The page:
Background Polyarthritis caused by rheumatoid arthritis has wide variety in size and number of affected joints. In diagnosis and evaluation, swollen joint count and systemic inflammation markers (e.g. serum C-reacive protein (CRP) and erythrocyte sedimentation rate (ESR)) are considered independently. However, when systemic inflammation markers are supposed to reflect the total inflammation in the whole body, the level of the markers should vary according to the size and the number of the swollen, that is, inflamed joints.
Objectives To investigate the correlation between the size of swollen joints with systemic inflammation markers using a large-scale patient database.
Methods NinJa is the largest database of rheumatoid arthritis in Japan in which more than 10,000 patients are registered. Data registered to the NinJa database in 2012 were used. Sixty-six joints were classified into 3 size categories, namely, the digital joints (distal interphalangeal joints, proximal interphalangeal joints, interphalangeal joints, metacarpophalangeal joints and metatarsophalangeal joints) and acromioclavicular joints as small joints (joint surface area1 <10 cm2), the knees as large joints (joint surface area1 >100 cm2), and the others as medium-sized joints (joint surface area1 between 10 cm2 and 100 cm2). Patients with swollen joints limited to one joint-size category were grouped by swollen joint count and compared with patients with no swollen joint. 8574 cases were analyzed. Patients receiving anti-interleukin-6 or Janus-kinase-inhibiting therapies were excluded.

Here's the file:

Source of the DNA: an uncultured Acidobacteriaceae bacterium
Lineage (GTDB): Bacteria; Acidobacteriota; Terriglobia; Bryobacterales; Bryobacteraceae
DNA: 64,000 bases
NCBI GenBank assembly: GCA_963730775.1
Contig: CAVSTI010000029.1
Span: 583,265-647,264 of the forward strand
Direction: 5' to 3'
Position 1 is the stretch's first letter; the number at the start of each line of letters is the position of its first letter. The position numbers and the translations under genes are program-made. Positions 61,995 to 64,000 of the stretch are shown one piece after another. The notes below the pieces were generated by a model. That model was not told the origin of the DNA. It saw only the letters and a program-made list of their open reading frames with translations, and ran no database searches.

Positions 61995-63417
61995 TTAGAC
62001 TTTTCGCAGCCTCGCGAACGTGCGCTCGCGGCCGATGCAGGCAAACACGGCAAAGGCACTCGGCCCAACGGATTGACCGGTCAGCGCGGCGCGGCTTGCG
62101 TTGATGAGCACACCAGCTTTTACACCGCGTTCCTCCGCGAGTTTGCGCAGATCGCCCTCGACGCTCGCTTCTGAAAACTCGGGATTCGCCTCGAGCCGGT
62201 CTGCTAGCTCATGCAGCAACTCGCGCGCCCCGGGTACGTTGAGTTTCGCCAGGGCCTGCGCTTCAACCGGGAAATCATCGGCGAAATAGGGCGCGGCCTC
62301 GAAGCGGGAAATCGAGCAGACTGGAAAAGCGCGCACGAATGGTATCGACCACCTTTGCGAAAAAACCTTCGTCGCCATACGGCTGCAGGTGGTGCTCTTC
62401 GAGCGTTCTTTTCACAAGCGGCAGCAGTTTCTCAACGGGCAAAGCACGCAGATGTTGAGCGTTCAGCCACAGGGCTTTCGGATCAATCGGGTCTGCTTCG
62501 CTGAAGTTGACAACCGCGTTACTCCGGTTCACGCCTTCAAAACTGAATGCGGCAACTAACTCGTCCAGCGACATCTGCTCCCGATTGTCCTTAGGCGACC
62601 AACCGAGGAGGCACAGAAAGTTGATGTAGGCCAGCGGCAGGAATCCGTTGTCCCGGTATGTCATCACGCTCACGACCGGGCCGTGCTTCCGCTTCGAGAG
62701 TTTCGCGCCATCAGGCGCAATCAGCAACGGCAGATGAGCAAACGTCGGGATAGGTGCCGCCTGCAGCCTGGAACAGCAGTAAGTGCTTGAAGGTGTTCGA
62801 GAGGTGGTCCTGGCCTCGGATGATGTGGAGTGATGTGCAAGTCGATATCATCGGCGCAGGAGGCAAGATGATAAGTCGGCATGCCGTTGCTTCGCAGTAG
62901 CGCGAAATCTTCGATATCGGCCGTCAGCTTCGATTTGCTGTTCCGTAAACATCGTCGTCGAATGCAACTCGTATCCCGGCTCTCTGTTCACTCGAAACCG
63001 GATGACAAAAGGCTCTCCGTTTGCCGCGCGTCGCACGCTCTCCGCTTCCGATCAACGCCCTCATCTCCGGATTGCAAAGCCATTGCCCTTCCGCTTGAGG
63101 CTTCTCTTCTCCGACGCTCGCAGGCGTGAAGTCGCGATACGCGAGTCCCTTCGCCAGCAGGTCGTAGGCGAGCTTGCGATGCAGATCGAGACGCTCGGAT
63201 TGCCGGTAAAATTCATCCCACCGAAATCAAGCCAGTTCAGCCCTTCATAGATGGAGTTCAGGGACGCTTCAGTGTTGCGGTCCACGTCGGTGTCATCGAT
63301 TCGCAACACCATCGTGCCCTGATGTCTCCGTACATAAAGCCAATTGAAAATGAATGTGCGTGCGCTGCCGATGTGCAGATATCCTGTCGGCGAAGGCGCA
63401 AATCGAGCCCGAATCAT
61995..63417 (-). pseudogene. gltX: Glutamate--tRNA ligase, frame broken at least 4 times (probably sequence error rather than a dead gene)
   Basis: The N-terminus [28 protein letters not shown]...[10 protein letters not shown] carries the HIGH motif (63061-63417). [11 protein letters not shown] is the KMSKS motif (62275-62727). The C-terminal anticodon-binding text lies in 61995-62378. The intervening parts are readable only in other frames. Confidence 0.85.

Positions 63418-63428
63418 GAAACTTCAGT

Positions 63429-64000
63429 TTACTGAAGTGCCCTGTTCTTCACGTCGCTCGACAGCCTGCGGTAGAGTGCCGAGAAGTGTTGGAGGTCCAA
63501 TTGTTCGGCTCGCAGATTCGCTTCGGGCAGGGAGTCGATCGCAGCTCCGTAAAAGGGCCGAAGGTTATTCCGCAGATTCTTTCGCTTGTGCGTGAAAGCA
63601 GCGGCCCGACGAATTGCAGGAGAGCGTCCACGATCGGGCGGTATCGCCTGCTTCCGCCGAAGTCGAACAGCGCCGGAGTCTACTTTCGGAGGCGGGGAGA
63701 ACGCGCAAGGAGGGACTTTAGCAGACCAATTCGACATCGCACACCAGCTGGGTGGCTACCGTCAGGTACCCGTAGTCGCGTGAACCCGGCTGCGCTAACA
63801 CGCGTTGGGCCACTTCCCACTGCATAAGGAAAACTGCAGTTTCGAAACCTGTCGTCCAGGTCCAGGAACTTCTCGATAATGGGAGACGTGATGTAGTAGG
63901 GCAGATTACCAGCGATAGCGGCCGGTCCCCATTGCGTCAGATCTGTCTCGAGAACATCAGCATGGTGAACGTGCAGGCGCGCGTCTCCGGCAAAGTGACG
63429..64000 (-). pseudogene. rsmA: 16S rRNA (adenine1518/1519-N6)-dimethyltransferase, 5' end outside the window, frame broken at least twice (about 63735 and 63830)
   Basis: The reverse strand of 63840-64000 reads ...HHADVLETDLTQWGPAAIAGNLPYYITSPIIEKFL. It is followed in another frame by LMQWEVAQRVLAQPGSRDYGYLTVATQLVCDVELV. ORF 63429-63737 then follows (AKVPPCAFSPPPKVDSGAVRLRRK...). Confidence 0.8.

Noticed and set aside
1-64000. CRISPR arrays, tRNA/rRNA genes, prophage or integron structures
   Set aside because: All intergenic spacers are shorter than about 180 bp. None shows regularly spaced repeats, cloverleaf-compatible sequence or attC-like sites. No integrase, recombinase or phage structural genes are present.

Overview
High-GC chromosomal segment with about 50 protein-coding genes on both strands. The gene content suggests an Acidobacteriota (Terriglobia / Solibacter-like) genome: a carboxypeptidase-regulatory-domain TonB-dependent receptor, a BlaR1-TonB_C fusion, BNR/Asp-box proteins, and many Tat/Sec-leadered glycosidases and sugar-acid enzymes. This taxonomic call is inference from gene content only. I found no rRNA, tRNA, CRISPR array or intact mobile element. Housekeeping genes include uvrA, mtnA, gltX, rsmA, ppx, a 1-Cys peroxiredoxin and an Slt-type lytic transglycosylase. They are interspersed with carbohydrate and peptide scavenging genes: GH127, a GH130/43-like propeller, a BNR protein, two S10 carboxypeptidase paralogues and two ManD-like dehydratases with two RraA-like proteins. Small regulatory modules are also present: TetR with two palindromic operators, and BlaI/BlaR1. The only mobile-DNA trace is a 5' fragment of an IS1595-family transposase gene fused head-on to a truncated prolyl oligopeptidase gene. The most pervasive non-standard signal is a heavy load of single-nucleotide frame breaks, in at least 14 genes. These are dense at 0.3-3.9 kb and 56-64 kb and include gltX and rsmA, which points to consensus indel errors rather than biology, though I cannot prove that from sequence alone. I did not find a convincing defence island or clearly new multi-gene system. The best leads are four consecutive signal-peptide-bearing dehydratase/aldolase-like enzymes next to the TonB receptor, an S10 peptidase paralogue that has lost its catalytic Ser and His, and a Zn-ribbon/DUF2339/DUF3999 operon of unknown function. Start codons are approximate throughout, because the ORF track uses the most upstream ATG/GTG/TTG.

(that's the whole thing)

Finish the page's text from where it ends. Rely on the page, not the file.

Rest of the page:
Results Patients with larger numbers of swollen joints tended to show higher levels of both serum CRP and ESR in each joint-size category (Figure 1). In the medium-sized, or knee joint group, these levels were significantly higher than in the no-swelling group and small joint group with the same swollen joint count. Linear regression analysis revealed increments of CRP (mg/L) (ESR (mm/1hr) [95% confidence interval]) per swollen joint as 4.6 [3.7-5.5] (8.9 [6.5-11]) in the knee, 2.3 [2.0-2.7] (4.9 [4.0-5.9]) in medium-sized joints, and 0.56 [0.35-0.77] (0.89 [0.39-1.38]) in the small joints.
Conclusions The strength of swelling in the joints affecting systemic inflammation markers increased with the involvement of larger and/or more numerous joints.
Am J Med Sci. 1956;232:150-5
Disclosure of Interest None declared